Perhaps the biggest move of Iger’s career came in August 2017 when he announced that Disney would take a majority stake streaming technology company BAMTech and launch streaming services for both Disney and ESPN.
The transaction solidified Disney’s transformation into an entertainment technology giant, bringing it into direct competition with younger businesses like Netflix (NFLX).
A wave of other legacy media brands followed suit — AT&T’s (T) WarnerMedia, Comcast’s (CMCSA) NBC and ViacomCBS (VIACA) all developed their own entrants to the streaming wars (WarnerMedia is CNN’s parent company).
“A couple of years ago, people were pretty much writing Disney off,” said John Conlon, chief equities strategist at People’s United Advisors, which owns Disney stock. “It had all these properties and content, but people believed the way they were delivering it was very outdated, and that there’s no way that they could put together, in any reasonable amount of time, a new way of providing that content to people. Iger proved them absolutely wrong.”
Iger understood the value of direct-to-consumer offerings as a way to build deeper relationships with Disney fans. And he took the risk to launch streaming services in a bid to shape the company’s future, even knowing they could disrupt its traditional businesses and result in short-term challenges.
“He’d been laying the groundwork for Disney+ for years,” USC’s Cole said. “I think Iger is betting the whole company on streaming, on technology. I think he really believes that’s how most people are going to consume media.”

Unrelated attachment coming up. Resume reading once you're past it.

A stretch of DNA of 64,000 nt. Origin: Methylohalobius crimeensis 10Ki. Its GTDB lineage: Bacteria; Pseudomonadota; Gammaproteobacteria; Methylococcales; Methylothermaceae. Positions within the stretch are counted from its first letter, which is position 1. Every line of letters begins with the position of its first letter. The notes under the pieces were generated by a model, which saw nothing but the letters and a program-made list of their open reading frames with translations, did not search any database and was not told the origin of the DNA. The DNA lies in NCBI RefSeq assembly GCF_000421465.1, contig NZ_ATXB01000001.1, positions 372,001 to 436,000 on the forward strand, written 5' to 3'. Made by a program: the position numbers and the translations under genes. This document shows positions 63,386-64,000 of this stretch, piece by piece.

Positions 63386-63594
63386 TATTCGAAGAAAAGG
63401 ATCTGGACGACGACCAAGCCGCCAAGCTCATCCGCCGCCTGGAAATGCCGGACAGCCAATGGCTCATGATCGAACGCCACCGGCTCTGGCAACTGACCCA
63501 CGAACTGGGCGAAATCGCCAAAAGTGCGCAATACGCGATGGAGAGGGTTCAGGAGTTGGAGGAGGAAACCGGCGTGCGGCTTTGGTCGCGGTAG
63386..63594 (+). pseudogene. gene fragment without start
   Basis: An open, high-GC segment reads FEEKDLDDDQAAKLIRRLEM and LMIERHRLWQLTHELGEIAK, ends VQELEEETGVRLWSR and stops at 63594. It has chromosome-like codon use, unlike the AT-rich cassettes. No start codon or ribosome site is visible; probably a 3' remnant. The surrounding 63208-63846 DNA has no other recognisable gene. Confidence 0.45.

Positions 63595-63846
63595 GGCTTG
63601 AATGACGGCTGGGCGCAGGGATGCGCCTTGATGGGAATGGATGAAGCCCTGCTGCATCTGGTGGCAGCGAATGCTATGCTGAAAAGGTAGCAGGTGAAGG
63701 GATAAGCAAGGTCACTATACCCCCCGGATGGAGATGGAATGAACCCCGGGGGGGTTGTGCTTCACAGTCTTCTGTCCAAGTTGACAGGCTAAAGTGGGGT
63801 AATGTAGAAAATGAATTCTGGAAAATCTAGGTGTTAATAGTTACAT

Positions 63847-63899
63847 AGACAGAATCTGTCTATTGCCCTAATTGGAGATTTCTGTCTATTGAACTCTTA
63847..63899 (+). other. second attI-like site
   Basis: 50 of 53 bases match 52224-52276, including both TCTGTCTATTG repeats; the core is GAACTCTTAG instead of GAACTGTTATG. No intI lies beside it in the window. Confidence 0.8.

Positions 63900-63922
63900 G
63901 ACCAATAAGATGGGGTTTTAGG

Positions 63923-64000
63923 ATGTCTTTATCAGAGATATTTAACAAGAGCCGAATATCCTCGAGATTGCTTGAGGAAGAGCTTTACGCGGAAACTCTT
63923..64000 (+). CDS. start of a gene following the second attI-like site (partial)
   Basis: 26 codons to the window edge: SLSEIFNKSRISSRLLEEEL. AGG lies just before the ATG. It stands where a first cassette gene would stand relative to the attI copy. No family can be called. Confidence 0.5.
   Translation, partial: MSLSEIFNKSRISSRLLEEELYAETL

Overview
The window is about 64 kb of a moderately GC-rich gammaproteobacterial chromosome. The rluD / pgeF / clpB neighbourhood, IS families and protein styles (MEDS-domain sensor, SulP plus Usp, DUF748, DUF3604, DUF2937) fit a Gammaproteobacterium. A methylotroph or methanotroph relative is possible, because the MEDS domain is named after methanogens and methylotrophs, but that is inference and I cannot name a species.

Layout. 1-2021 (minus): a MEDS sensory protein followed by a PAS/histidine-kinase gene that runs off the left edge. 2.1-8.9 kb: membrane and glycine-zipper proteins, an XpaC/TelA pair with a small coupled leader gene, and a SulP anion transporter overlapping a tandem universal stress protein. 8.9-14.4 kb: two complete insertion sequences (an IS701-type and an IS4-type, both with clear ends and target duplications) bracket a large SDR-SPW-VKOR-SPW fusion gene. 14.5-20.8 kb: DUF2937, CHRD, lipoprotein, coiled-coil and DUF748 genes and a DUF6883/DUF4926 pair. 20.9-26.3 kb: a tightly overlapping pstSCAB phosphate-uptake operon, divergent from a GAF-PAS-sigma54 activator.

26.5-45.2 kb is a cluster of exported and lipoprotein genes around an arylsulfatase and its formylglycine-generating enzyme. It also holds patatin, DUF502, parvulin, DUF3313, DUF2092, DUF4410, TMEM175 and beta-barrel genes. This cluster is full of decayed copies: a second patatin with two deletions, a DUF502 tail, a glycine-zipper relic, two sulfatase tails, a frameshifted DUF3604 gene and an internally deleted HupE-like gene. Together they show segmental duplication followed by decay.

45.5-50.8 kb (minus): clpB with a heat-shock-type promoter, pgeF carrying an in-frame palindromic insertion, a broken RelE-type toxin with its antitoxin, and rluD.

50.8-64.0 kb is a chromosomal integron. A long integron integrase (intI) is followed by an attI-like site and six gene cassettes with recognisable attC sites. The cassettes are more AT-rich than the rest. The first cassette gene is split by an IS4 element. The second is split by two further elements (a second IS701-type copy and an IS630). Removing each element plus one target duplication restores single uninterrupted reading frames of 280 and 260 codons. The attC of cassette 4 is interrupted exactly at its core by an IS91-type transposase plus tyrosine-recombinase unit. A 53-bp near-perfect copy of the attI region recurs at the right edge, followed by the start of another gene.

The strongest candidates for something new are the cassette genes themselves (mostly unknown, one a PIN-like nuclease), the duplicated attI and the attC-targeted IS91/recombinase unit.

ESPN+ launched in 2018, offering thousands of hours of live sports unavailable on national TV, as well as episodes of the lauded ESPN documentary series “30 for 30.” At the launch, executives described the service as a techie add-on to traditional cable subscriptions for dedicated sports fans.
About a year later, Disney took over full operational control of Hulu, buying out Comcast (CCZ)‘s share.
And last November, Disney+ launched for just $6.99 per month — undercutting many competitors — which has already gained nearly 30 million subscribers. The decision to also offer $12.99 per month bundle of Disney+, ESPN+ and commercial-supported Hulu will also help the company make the most of its assets, Conlon said.
Iger himself called Disney+ “the most important product our company has launched in a long time, certainly in my tenure.”
The news that Bob Chapek, who was leading one of the oldest segments of the company, would succeed Iger as CEO during such a transformational period came as a surprise to some who follow the business.
Many insiders thought Kevin Mayer, who runs Disney’s streaming services as the company’s chairman of direct-to-consumer and international, was a strong contender for the job.
Disney’s stock has fallen around 5% since the announcement.
Wall Street may be underestimating Chapek’s abilities to lead the company, Conlon said. And keeping Mayer where he is allows him to focus solely on the streaming business at a time when it is key to the company’s success.
“Chapek has the broader experience in terms of the businesses within Disney,” Conlon said. Mayer “has done an excellent job in putting the streaming service together and getting it off the ground so it seems logical you’d want to keep him in place there.”
in an interview with CNBC Tuesday, Chapek said that his experience working in Disney’s consumer goods division will help him as he executes on the direct-to-consumer future of the company.
Iger remains at Disney as executive chairman through 2021, where he’ll focus on company’s creative endeavors and aid Chapek’s transition to his new role.